Yep, We are All Hypocrites; You Don't Have to be Perfect to Help Save the Planet

by - Tuesday, October 29, 2019

Yep, We are All Hypocrites; You Don't Have to be Perfect to Help Save the Planet

I am so glad you care about the environment. That is a big freaking deal, but it can feel scary and intimidating, because there are so many things to change or you KNOW you are still getting things wrong. Maybe you don't know the science enough. Or you don't feel involved enough. Or you still get a pop in a bottle once in a while (ok, all the time).

This "not enough"ness is a classic marker of the way our culture teaches us to think about ourselves. It perpetuates eco-concious cultures and activism as well, but I think the scrutiny does more harm than good.

It has been an amazing fall for the growing visibility of environmentalists. Between the massive climate strikes, Greta Thuneberg's media-covered travels, and even the British royal family taking a stand for the environment, you don't have to look that far to see someone caring about the planet.

But with all of this positive movement, there comes a lot of critique. The internet has become this hotbed of "think pieces," and if you are trying to make progress, there is always someone writing to say why the progress isn't good enough.

Harry and Meghan got a minute of press about their environmental work, and weeks of coverage about their hypocrisy and privilege in using private planes for travel.

In the days after the climate march (and even on the signs there), some vegans said you couldn't really be an environmentalist if you still eat animal products.

The assumption here is that if you aren't doing everything right, that your shortcomings undermine your efforts. That it all boils down to hypocrisy. It makes it scary to stick your neck out and say you care, because our links to the wellness of the planet links to everything we do. It can feel like caring makes you vulnerable to critique in every part of our lives. The list of things someone will criticize you for seems nearly endless:

-too much meat - too many children - too much plastic - not political enough - not informed enough - using too much energy - wasting too much time- not zero waste enough - not vegan enough - too much flying - too much shopping -  and on and on and on.

All of these arguments are valid, and we have plenty of reason to take them seriously. We should consume less animals and fly less! But if we haven't totally tackled that part of our personal lives, have we already failed?

When it comes to getting people involved, if we make it all or nothing, we will end up with nothing. 

Ok, so to move forward, let's start on a shared assumption that we are almost all terrible hypocrites. I am. You are. Let's assume we are all making mistakes or doing harm in our personal lives every damn day.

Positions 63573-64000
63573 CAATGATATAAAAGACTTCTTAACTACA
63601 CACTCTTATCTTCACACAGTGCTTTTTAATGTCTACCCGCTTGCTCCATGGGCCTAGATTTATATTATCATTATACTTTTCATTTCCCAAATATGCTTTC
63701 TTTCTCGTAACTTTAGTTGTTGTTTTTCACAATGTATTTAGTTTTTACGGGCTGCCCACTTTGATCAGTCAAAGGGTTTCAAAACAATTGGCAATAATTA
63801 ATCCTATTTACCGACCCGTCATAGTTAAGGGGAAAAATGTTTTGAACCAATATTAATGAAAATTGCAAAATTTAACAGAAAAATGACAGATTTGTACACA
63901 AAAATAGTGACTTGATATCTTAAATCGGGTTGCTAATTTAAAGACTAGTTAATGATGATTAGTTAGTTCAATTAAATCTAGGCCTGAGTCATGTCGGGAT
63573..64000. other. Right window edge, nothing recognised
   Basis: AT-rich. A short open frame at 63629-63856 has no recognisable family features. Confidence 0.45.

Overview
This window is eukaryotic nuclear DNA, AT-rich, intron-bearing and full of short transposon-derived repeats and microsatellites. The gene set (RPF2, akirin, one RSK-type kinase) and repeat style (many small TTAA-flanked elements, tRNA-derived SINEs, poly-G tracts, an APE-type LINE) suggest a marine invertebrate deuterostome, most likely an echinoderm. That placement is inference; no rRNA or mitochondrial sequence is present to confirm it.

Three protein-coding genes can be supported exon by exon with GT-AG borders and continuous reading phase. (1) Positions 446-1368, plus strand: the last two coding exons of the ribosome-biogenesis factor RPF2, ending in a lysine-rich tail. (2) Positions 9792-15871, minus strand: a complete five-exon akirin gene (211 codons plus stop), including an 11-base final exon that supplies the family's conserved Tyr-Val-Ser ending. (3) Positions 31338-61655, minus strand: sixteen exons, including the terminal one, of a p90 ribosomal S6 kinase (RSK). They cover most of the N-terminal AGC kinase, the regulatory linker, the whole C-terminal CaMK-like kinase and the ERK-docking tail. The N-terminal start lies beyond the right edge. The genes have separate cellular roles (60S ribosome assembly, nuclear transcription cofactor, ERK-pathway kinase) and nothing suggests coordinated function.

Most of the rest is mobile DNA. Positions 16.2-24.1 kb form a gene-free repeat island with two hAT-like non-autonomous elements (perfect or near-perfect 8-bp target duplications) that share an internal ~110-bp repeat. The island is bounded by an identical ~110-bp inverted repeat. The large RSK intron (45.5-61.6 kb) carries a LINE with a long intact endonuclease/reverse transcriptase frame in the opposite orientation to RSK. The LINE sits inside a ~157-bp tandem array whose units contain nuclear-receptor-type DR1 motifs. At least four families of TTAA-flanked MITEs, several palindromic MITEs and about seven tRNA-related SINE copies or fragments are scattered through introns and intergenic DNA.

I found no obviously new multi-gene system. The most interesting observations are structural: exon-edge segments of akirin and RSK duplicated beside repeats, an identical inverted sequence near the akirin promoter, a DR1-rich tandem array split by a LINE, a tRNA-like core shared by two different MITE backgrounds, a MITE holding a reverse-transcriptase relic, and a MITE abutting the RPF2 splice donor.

We all still participate in a consumer/capitalist system that is destructive to the environment because there is really very little way out on our own. In fact, the chances we have to avoid this hypocrisy depends ENTIRELY on our privilege.

Want an example? Our tiny blog gets criticism most every day, but one day was my favorite. After writing a blog on eco-concious shoes, I took major heat from vegans for mentioning leather options. And I got criticism from zero-waste friends for including vegan options that used all synthetic (plastic) materials.

Both criticisms are totally justified! And it can be incredibly difficult to find the perfect options that are faultless to everyone. But most of us can't walk barefoot everyday (as much as I would love it). Shoes become an apt (though small) metaphor for our individual decisions- perfect doesn't always exist, and different priorities are at play, so it can be hard to get it 100% right.

This can make things feel pretty hopeless, but our personal decisions are only a part of the story.

What matters most is that the pool of people who care, who are getting involved, who are paying attention is constantly growing. I have only been involved for a few years, but I have watched the pool of people deeply invested in taking care of our planet grow exponentially.

When you thought of environmentalist even a decade, you probably imagine one of two things- a scientist or a super crunchy hippie. Now, so many of us don't fit either description and that is GOOD. In fact, it is the best possible thing that could happen, because it shows that anyone and everyone can care about the planet.

There isn't one right way to be an environmentalist. 

That means that you absolutely belong and are needed here. The things that make you think you aren't good enough are exactly why we need you- everyone from every walk (and every kind of hypocrisy) needs to get involved.

Our individual choices are nothing compared to the power of our voices in collective action. You are enough, and we all can do more. 

The sheer numbers of people paying attention needs to scare the pants off of people in leadership in government (and in business). This is the most important thing going on right now, so if someone makes you feel like you aren't good enough to be in the club, fuck'em. Because they don't get the real point, which is that no individual perfection will get us nearly as close to saving our climate, our biodiversity, and humanity itself as collective action.

We want a big club. We need a big club. We can't survive without a club of millions. People with different bodily, mental, and cultural abilities. People with different cultural and class backgrounds. People with tons of time to give and people with very little time to give. People who can never reach that "perfect" mark.